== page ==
The background Nick gives us on him makes him appear as if he is living the high life, the way he has never suffered for money, has magnificent status and can afford to bring “a string of polo ponies from Lake Forest”. Yet Nicks personal insights sway our own opinions, “but I felt that Tom would drift on forever seeking, a little wistfully, for the dramatic turbulence of some irrecoverable football game”, making Tom seem a sad character and living more in a dream world than reality. “Indeed an important part of Fitzgerald’s style is the juxtaposition of dreams with reality. ” – J. F. Wyatt*

At Tom’s first appearance, speech is not even required, just the presentation of his “Georgian colonial mansion”, the sunlight glinting off the windows and a powerful figure standing on the porch with “his legs apart”. This really does seem to fit in with the ‘American image’, a self-sufficient person, owning all that he can see (“the lawn started at the beach and ran down for a quarter of a mile”). At first appearances this is a testament to the power available for those willing to take it, indeed, it is only Nicks personal ability not to be impressed and remain impartial that enable the reader to see the other side to all of this.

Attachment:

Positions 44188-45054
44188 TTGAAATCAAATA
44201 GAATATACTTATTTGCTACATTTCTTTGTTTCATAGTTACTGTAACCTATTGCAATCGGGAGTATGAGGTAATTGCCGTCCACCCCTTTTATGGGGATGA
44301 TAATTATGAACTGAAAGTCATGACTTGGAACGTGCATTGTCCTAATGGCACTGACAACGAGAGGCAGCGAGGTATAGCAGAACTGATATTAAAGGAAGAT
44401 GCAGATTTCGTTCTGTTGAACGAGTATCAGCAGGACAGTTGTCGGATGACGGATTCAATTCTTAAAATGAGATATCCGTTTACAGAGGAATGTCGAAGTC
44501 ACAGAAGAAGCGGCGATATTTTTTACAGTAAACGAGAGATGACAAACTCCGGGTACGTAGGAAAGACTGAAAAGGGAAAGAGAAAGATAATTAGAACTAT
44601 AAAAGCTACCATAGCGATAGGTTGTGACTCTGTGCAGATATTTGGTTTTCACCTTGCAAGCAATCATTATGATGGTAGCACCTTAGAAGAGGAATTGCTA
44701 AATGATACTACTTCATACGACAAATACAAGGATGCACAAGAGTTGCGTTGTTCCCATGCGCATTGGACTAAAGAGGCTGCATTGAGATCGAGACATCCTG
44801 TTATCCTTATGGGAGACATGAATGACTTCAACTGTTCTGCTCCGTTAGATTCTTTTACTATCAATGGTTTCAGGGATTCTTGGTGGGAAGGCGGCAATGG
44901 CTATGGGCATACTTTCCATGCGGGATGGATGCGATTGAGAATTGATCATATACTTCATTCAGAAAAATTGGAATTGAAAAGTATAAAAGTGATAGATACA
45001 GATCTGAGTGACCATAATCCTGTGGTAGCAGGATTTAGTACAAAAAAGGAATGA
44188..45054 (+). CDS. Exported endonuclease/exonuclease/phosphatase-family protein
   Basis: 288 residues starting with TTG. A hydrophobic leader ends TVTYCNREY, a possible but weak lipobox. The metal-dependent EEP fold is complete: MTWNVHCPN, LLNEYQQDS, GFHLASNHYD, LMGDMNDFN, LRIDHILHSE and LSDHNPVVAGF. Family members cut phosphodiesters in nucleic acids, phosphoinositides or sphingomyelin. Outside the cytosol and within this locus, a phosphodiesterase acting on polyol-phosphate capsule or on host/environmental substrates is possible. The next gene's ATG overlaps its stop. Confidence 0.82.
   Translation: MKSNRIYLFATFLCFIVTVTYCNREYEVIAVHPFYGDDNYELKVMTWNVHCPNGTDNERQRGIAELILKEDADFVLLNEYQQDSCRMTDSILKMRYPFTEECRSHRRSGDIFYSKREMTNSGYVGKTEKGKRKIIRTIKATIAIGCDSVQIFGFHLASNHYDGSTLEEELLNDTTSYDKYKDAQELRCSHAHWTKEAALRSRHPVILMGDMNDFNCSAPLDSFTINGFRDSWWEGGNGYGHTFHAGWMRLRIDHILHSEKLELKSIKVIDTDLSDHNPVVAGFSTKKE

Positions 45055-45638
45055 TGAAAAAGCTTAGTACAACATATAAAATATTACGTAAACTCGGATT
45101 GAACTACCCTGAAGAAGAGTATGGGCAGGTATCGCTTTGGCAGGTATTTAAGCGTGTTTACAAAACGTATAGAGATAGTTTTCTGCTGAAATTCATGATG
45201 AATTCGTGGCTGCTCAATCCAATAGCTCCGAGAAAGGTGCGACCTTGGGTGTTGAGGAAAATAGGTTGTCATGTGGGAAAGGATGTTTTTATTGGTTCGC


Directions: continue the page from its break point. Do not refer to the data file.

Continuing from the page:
Not even the effeminate swank of his riding clothes could hide the enormous power of that body – he seemed to fill those glistening boots until he strained the top lacing, and you could see a great pack of muscle shifting when his shoulder moved under his thin coat. It was a body capable of enormous leverage – a cruel body”. It is Nick’s last three words in that description which completely throw the imagery into a new light. Tom is a very effective character in communicating Fitzgerald’s thoughts, but he is one of a few that makes up the core ‘rich’ characters in the novel.